Caldicot to Chepstow
Huge bridges and small villages with big histories.
An urban walk with a spectacular, wild start
Start by the ice cream shack on the front at Limeslade and finish in Swansea city centre.
This is an 11 mile / 17 kilometre walk if taking the diversions to Oystermouth Castle and around Clyne Valley Country Park.
It’s 7 miles / 11 kilometres if omitting the section around Clyne Country Park and only 5 miles / 8 kilometres if starting in Mumbles and walking directly to Swansea Castle.
If there’s a more spectacular start to an urban coastal walk in Wales, then we don’t know what it is. Watching the sea lashing the rocks at Limeslade Bay, Bracelet Bay and Mumbles Head on a windy autumn or winter’s day is a sobering reminder of the power of nature. It’s very picturesque on a nice summer’s day as well, of course.
The route follows the side of the road, and there’s a café and restaurant, car parks and some toilets here.
Ahead on our right, the image of the lighthouse on Mumbles Head is iconic, and it’s been helping to keep shipping safe here since 1794.
As we head downhill, we soon reach another icon of the Swansea area, Mumbles Pier. Built in 1898, the Pier was once a station for the first passenger railway in the world, Mumbles Railway. It also houses some popular cafes, an amusement arcade and even a small gallery.
The Lifeboat crews here have been saving lives at sea for more than 180 years and have been presented with 33 awards for gallantry.
The rest of the walk now opens up in front of us. It’s pancake flat, shared-use and very accessible, with the grand arc of Swansea Bay extending all the way round to Port Talbot and beyond. There’s plenty of parking, eateries and toilets along the way.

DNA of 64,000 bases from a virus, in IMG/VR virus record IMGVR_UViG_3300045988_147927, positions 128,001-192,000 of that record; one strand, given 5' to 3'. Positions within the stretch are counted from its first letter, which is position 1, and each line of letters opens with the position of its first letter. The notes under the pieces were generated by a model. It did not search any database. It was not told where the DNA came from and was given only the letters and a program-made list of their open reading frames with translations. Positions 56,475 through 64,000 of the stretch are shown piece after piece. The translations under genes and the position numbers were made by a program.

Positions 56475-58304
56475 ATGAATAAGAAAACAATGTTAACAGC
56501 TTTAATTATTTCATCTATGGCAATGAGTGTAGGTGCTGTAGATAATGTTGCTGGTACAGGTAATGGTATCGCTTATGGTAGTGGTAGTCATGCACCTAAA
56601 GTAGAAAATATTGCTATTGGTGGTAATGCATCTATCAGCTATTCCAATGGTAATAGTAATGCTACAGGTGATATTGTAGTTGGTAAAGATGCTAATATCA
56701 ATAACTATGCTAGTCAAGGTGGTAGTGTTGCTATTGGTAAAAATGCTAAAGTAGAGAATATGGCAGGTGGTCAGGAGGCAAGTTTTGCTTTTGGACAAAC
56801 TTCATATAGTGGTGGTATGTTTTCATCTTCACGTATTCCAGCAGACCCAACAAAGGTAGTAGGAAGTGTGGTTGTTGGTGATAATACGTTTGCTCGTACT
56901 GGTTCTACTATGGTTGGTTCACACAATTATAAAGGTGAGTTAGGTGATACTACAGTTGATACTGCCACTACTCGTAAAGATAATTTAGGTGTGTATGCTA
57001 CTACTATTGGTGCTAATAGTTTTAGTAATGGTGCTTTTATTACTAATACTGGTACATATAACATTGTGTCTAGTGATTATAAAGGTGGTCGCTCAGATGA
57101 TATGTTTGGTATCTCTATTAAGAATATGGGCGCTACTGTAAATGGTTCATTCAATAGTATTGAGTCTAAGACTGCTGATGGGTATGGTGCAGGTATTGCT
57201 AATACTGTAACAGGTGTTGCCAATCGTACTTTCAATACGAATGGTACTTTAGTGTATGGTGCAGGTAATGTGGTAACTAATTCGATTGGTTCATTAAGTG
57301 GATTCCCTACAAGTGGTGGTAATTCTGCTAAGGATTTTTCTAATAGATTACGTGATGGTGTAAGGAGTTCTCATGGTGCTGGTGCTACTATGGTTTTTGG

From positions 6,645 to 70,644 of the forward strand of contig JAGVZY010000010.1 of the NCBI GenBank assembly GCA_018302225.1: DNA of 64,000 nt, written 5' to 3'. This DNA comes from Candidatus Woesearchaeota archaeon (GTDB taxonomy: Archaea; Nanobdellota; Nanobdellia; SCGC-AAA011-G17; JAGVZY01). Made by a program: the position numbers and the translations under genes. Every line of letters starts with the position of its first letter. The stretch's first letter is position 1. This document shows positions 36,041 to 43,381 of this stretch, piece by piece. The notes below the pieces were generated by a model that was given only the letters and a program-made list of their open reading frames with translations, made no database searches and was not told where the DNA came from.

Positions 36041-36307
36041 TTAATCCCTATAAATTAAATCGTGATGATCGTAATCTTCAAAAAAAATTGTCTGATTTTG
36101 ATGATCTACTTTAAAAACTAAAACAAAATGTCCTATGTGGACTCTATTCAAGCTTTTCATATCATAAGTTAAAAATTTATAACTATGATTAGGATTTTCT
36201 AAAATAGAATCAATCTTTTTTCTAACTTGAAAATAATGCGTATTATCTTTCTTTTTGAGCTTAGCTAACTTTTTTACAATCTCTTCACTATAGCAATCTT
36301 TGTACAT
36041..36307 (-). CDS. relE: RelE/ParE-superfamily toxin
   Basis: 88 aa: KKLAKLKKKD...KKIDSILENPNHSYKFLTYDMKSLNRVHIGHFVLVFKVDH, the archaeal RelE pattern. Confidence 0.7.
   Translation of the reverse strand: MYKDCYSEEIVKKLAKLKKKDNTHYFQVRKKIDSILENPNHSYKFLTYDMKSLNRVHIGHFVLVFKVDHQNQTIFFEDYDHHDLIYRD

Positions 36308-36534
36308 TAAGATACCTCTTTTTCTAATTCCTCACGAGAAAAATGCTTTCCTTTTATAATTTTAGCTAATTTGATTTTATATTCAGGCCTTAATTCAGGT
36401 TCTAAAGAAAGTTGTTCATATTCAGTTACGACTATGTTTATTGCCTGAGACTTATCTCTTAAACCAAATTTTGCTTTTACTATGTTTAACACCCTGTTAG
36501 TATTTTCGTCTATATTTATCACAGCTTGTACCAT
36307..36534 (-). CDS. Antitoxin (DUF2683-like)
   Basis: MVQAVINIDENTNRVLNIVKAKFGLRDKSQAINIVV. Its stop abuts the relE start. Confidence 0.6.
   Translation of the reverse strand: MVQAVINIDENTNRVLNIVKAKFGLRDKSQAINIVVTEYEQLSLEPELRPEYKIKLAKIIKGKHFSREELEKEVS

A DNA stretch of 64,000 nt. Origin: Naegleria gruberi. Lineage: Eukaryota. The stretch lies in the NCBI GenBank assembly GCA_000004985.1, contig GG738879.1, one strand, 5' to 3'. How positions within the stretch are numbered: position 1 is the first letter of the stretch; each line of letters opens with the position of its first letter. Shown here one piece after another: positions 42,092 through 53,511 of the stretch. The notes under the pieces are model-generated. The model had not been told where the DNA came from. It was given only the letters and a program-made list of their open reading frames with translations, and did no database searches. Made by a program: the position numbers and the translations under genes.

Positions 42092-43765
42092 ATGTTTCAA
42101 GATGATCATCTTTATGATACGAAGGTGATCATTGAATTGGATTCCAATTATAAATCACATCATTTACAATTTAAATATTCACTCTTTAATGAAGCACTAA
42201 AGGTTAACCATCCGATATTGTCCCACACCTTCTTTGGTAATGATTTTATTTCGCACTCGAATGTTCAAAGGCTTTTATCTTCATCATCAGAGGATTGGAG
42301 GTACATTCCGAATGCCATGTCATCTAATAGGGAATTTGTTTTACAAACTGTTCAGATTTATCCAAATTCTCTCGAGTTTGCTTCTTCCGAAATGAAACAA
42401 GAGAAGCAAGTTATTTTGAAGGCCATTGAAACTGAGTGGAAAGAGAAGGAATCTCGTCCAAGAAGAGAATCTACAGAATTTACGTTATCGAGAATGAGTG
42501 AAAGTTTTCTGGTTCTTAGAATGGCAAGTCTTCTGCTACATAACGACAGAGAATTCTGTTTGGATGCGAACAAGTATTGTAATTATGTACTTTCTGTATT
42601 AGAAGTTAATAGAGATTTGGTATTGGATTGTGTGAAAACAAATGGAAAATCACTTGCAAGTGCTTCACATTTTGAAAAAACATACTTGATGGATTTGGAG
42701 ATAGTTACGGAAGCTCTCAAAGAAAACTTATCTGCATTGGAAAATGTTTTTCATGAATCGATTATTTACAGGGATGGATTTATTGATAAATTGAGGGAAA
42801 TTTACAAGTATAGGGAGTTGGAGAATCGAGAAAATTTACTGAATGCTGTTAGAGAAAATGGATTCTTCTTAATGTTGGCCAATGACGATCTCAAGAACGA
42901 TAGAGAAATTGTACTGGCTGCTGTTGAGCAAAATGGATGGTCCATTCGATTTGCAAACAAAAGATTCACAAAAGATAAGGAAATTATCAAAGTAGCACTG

The next stop is the pretty village of Mumbles. Popular with tourists and locals it’s a great place to stay, eat and drink. In spring and summer there’s a few interesting street food vendors on the seafront here and the village’s eateries have earned themselves a well-deserved reputation.
Before moving on we should sample the famous local ice cream, Joe’s, and be sure to keep an eye out for some of Wales’ top rugby players, who live locally.
The Mumbles is also where we take a short detour off the Wales Coast Path to visit Oystermouth Castle. Besieged, attacked and ransacked by the Welsh, it was built and re-built many times by the Anglo-Normans. Back on the coast the route ahead through the affluent suburb of West Cross is easy.
Another interesting diversion at this point is to cross the road to Swansea’s only country park, the 700-acre Clyne Valley Country Park.
The park contains a range of landscapes including open and wooded hillsides, steep gorges, quarries, meadowland and wet valley floors providing a range of habitats for a great diversity of plants and animals.
Although it’s a haven of tranquillity these days, glimpses of its former life as an industrial hotbed remain and much of this heritage remains. Clyne Quarry in the north not only provides spectacular views but is of significant geological interest.